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Charles Street Meeting House
Charles Street Meeting House: Crossroads of a Vibrant Urban Community
Centrally located in the vibrant and historic Beacon Hill neighborhood of Boston, the Charles Street Meeting House offers an array of cultural and historical opportunities for the curious traveler and hungry historian. The charming shops, cafes, and historical sites that line the cobbled streets of Beacon Hill consume visitors of Boston and encourage them to immerse themselves in the history surrounding them. One of the oldest neighborhoods in America, Beacon Hill has become a pillar in the Boston community and has mirrored the growth and transformation of the city, while successfully maintaining its famous charm. The historic Charles Street Meeting House has transformed over its 200+ years of existence and has remained true to its name, serving as a meeting spot and identifiable landmark at the crossroads of a vibrant urban community. A central part of the historic Boston neighborhood, the Meeting House personifies the identity of the Beacon Hill Community, and offers much more to visitors and community members than the history blurbs currently found across the web. It's central location in the Beacon Hill neighborhood, coupled with its rich history and welcoming nature allows the Charles Street Meeting House to capture the true essence of the historic neighborhood.
Identifiable by its prominent location and towering octagonal cupola that has become a key landmark in the Beacon Hill neighborhood, the Charles Street Meeting House is as diverse as the neighborhood it is immersed in. The iconic building has lived many lives throughout its time, which began in 1807. While the upper floors serve as offices for local businesses in consulting, wealth management, and renewable energy among others, the street level invites tourists to explore the historic monument with its warm café and quaint shops. While there is undoubtedly a rich history bred within the walls of the Meeting House, the building has transformed into a central figure in the community. The essence of the Meeting House is more than just the structure itself - it is a vibrant meeting spot for community members, an architectural wonder, a place to reflect on the history of the Beacon Hill neighborhood and the building itself, or simply a spot to enjoy one of the best cups of coffee in the city.
Charles Street Meeting House: The Area
Located on the ground level of the Meeting house on the corner of Charles and Mount Vernon Streets resides Café Vanille, a critically acclaimed coffee shop that boasts some of the best French coffee in the city. From the time Café Vanille arrived at the Meeting House space in 1999, it has solidified itself as the community’s go-to coffee shop for residents and visitors alike, as evidenced through their Best of Boston awards in 2005, 2007, 2009, and most recently in 2011. Café Vanille also proved it wasn’t a one trick pony, winning the Best of Boston pastry award in 2010. Visitors will realize this when the smell of freshly baked croissants and flaky napoleons greet them at the door. The attention to detail shown in their pastry’s and baked items offers patrons a refreshing opportunity to experience a true French café, with bakery items that have been baked not micro waved, and rich coffee that serves as a pick me up for many everyday. In the sunny spring and summer, the outdoor seating gives visitors a chance to look up and down Beacon Hill’s famous Charles Street all the while being protected by the shade provided by the historic Meeting House.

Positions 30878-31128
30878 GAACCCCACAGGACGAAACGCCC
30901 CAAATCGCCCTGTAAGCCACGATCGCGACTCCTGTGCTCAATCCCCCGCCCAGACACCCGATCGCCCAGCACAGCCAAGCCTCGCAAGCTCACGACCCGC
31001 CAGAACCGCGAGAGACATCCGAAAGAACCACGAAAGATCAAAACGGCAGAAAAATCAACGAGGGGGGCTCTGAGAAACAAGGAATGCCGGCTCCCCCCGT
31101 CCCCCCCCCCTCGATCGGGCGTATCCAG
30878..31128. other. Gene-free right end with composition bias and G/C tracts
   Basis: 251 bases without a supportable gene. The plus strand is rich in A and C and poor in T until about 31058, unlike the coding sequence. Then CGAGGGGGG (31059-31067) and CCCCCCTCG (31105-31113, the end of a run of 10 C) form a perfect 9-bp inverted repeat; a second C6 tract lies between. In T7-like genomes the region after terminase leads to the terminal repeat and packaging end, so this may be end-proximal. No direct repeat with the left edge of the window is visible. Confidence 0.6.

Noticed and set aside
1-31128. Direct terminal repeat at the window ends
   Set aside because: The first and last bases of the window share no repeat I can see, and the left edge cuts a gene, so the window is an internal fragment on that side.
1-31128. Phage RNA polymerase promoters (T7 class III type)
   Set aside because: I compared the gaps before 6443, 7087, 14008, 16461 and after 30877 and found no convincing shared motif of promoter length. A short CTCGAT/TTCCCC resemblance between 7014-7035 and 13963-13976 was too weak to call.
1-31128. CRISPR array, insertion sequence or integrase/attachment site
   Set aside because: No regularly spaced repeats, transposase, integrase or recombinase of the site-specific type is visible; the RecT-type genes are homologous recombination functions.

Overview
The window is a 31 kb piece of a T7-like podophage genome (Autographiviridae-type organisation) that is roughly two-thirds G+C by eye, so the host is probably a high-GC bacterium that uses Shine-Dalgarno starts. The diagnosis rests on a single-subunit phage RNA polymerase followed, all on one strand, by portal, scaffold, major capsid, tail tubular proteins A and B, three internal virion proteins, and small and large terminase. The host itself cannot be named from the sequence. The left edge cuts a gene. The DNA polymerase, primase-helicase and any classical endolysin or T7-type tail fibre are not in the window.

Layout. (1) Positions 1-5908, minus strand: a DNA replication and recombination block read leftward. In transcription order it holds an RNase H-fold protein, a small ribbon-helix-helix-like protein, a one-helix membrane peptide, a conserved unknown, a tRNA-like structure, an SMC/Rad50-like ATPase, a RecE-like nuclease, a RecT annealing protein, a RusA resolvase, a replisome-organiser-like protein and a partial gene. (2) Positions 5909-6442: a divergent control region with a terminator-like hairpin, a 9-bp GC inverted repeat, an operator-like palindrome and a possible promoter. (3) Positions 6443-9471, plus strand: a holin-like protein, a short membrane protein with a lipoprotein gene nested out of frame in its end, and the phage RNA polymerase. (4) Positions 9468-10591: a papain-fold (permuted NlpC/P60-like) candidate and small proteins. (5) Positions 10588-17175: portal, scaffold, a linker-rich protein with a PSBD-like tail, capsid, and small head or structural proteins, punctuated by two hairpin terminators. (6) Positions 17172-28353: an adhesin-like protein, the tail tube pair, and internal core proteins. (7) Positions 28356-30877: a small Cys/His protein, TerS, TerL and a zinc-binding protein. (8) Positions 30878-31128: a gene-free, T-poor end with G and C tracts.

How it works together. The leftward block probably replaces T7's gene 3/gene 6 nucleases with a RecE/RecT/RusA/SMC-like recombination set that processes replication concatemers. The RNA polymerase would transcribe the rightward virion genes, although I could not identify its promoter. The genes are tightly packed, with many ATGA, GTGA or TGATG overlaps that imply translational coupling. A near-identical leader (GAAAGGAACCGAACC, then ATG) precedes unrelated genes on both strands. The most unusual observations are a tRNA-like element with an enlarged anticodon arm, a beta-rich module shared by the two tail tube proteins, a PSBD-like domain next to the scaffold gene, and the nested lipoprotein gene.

Just steps across the street from the Meeting House is Gary Drug Co. whose motto “If we don’t have it, you don’t need it” is indicative of the specialty drug store that harkens back to the early 20th century. A mainstay in the Beacon Hill community since 1934, the shop boasts a full service pharmacy, while also providing the community and tourists with a personal and cozy shopping experience. Priding themselves on the customer service that has persisted through their 75 years of existence, Gary Drug Co. provides visitors with a welcoming experience, much like that of Café Vanille across the street. The friendly staff and impressive selection make it easy for tourists and community members to understand why Gary Drug Co. is one of the last of a dying breed, an independent pharmacy in the age of pharmacy superstores. Gary Drug’s attention to detail and historic feel has solidified itself as a mainstay in the Beacon Hill Community and a prominent stop for the neighborhood’s visitors.